WelCom November 2023
Ōtari Parish of Wellington has been slowly integrating more te reo Māori into our Mass responses for some years.
Around 8.30am on Sunday 8 October, the sound of taonga puoro (traditional Māori instruments) echoed over Wilton’s valley from St Thomas More Church. The pūtātara, conch shell, signalled the opening of Miha Māori with Ōtari and Te Ngākau Tapu parishes for the 27th Sunday in Ordinary Time.
Pā Gerard Burns parish priest of Te Ngākau Tapu and Fr Ron Bennett parish priest of Ōtari concelebrated. Māori and English were woven through the Mass – in the languages, music, and in the tikanga.
Matiu White gave a bilingual greeting/mihi. Henare Walmsley’s (Katekita Māori) taonga pūoro and the St Thomas More music group lifted us with their sounds. Helen Fisher’s Te Miha Tuituia Mass sung responses provided a familiar bridge across cultures. The call of Whaea Kataraina Millin, as Kaikaranga, during the Consecration provided special moments.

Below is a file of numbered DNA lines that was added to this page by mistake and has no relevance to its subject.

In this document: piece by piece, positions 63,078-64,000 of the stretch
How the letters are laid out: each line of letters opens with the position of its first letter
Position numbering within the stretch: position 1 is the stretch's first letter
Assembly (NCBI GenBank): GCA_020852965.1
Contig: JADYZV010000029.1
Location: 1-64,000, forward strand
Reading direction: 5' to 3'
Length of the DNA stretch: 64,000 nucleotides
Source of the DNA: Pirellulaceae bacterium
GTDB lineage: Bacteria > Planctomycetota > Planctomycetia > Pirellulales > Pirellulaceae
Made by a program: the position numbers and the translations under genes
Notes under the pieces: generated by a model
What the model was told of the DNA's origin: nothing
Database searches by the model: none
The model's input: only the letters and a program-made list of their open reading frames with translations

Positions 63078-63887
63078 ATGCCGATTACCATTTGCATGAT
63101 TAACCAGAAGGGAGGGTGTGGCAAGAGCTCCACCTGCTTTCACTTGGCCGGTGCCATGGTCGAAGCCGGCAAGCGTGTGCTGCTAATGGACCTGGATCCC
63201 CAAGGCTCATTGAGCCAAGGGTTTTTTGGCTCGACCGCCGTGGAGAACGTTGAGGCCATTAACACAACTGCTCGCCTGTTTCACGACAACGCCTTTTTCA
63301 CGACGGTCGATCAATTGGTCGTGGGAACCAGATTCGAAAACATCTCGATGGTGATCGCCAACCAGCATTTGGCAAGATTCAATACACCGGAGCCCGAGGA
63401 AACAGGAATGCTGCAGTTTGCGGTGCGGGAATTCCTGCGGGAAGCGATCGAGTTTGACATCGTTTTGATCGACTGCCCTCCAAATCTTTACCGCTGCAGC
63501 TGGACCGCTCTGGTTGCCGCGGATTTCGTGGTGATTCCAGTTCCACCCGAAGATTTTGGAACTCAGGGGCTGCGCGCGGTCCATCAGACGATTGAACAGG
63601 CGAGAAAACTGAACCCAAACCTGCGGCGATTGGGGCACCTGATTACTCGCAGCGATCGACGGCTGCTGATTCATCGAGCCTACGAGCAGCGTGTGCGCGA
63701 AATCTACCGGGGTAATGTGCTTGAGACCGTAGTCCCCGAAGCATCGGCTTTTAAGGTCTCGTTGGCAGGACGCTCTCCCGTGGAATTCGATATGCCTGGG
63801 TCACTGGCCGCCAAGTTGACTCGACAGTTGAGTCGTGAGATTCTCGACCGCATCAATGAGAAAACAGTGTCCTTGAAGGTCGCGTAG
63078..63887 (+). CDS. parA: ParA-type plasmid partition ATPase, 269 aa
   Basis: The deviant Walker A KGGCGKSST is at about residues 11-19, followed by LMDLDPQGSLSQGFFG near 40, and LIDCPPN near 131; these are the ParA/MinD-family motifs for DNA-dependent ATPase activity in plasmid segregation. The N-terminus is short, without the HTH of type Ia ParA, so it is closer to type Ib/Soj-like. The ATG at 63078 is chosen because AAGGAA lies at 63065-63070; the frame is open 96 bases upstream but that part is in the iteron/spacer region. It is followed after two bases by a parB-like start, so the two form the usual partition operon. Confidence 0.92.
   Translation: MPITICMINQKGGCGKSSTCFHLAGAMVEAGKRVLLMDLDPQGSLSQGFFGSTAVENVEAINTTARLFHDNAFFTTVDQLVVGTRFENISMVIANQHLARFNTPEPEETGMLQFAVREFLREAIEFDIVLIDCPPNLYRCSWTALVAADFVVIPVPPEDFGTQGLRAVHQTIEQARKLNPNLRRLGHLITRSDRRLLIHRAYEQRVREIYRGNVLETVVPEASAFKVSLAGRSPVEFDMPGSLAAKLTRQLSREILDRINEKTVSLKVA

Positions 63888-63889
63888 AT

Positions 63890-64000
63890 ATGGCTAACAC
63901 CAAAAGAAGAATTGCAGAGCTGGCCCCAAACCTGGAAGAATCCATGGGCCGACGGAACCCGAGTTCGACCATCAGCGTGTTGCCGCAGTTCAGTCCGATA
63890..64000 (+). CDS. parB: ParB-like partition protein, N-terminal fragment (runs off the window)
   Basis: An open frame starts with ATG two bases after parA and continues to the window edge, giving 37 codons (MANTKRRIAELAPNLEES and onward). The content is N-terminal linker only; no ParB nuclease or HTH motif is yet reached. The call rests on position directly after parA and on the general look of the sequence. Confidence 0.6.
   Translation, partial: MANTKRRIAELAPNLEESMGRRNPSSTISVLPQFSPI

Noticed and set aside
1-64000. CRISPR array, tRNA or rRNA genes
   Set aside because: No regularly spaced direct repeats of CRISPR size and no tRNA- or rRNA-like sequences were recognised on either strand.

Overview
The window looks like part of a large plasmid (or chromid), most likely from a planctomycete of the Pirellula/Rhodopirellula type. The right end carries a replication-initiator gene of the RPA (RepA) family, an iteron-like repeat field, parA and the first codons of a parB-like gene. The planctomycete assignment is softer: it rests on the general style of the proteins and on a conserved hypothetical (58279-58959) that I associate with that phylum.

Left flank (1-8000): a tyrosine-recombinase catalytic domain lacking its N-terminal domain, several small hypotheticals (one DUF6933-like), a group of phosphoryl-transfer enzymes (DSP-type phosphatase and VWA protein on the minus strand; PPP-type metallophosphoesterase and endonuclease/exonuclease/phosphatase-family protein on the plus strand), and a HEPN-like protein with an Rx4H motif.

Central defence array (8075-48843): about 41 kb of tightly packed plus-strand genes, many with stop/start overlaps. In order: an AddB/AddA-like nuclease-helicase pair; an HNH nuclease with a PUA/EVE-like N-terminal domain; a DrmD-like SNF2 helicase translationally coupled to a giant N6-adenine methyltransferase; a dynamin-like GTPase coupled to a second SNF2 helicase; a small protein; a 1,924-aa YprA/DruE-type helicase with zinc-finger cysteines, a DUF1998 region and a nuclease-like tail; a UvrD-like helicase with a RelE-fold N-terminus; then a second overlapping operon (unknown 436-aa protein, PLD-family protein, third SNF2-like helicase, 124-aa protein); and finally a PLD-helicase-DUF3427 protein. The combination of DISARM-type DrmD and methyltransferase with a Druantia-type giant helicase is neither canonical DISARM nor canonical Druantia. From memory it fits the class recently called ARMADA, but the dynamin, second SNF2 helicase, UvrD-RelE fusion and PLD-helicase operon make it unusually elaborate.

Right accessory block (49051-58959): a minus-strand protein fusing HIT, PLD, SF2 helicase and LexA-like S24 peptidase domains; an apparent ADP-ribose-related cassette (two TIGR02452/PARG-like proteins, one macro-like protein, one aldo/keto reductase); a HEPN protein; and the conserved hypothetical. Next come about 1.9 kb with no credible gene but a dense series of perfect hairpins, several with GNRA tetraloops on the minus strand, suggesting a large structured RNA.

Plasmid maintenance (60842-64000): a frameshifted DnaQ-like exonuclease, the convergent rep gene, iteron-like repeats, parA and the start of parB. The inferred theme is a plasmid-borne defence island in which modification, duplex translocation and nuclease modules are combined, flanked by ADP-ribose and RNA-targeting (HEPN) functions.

Pā Gerard’s homily was about the idea of relationships within covenants. He said we bring a history of covenants from the First Testament when we gather to worship, and that in Aotearoa, we also have a covenant with the first peoples of New Zealand with Te Tiriti o Waitangi.
Pā Gerard explained how a covenant looks towards the future as a living relationship full of possibilities and hope. He said Te Tiriti was founded on the 1835 Declaration of Independence, as providing a way for establishing relationships between new settlers and first peoples. He described how the terminology used in the two versions of the Treaty – te reo Māori and English – conveyed different understandings. The Waitangi Tribunal has explored our histories since the Treaty signing, to provide a basis for better relationships between Tangata whenua and Tangata Tiriti. Pā Gerard said Te Tiriti can be seen as a covenant that provides possibilities for growth and hope.
After Miha we shared kai. Relationships were nurtured and new ones formed as Ōtari Parish continues its journey of understanding our role with this land and its people.
Carolyn Tait on behalf of the Ōtari Parish Justice, Peace and Development group.